You can choose to do a major project – this can be in the form of a written dissertation on a topic of your choice, or a creative project. Our core courses investigate representations of memory and space on film.

Why Greenwich?

The University of Greenwich provides a unique environment for Film Studies. The location of countless film and television productions, including Les Miserables, Thor, and The Pirates of the Caribbean.

Our BA Film Studies students are taught by experts working in a variety of film-related fields. Our Film Studies staff have won awards for scripts and short films, prizes for published articles and books, and also engage in public work such as programming film seasons for Picturehouse cinemas and introducing film screenings across the UK and abroad.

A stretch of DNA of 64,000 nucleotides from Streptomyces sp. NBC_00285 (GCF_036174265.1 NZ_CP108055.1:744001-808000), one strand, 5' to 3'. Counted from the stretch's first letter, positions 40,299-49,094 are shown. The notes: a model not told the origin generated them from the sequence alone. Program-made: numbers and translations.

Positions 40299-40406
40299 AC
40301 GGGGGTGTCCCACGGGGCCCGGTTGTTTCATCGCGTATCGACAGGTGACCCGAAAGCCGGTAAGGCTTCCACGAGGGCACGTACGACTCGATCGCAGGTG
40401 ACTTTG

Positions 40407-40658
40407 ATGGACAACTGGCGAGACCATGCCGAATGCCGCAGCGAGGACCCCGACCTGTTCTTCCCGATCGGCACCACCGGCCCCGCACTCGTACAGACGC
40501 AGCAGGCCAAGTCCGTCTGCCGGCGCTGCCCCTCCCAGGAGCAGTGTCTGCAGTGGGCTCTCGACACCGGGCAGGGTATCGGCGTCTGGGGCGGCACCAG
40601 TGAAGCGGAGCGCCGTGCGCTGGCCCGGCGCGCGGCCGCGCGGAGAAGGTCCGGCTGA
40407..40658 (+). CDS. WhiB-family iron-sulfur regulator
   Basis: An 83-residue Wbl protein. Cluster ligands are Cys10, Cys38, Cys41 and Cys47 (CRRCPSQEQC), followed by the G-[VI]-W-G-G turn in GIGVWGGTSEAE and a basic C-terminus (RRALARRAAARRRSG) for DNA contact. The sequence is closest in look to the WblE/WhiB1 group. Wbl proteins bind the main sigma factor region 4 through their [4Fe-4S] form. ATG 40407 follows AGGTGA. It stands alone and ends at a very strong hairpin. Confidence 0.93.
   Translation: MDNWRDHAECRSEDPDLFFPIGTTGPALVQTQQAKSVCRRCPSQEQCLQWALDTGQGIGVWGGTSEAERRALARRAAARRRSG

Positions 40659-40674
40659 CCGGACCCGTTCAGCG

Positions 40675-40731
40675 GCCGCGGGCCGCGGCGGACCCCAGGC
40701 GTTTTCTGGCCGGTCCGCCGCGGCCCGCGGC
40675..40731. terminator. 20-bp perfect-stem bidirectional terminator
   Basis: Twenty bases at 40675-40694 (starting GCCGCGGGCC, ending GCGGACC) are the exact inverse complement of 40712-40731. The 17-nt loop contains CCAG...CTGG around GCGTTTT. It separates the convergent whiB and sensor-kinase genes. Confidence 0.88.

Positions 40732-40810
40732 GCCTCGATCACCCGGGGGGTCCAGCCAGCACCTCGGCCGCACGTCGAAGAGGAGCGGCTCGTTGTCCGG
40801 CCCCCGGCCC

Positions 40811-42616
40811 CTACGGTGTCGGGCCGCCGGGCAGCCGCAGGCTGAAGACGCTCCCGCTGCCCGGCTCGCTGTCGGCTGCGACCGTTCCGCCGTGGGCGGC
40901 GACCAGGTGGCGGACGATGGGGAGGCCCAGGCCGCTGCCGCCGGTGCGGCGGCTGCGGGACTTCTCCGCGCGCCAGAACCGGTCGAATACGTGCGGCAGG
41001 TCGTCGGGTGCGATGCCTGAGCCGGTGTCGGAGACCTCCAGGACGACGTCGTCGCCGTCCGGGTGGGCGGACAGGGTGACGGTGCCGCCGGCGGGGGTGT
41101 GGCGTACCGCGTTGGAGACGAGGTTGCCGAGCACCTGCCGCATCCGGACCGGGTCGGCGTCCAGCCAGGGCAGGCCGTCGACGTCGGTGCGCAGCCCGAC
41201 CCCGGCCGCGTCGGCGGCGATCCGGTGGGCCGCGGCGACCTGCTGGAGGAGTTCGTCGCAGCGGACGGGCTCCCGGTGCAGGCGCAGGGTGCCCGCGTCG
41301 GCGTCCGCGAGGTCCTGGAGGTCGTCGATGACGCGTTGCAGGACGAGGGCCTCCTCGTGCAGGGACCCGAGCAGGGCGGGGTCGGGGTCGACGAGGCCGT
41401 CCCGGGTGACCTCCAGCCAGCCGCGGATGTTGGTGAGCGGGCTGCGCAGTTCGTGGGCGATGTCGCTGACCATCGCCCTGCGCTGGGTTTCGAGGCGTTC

We have newly built facilities such as editing suites for video, including two 'high-def' suites, a sound studio with audio booths, and two broadcast-quality TV studios. Cameras, audio recorders and specialist software for film editing and production are available to students as part of their programme of study. 

Student work is often exhibited at the Stephen Lawrence Gallery, which is on the campus.

How will I learn?

Teaching is conducted primarily through taught courses based around material provided in lectures – which you will supplement through accessing our vast array of publications in our library. The skills you learn during lectures and self-study will be applied in practical, interactive workshops.


This degree opens a wide range of opportunities in the film and other media industries, public service and teaching. Graduates have gone on to roles in film and TV development, production and post-production. With a broad training in visual culture and media production, alumni of the programme can be found working in film festivals, media marketing and advertising, communications roles in industry, as well as in postgraduate study.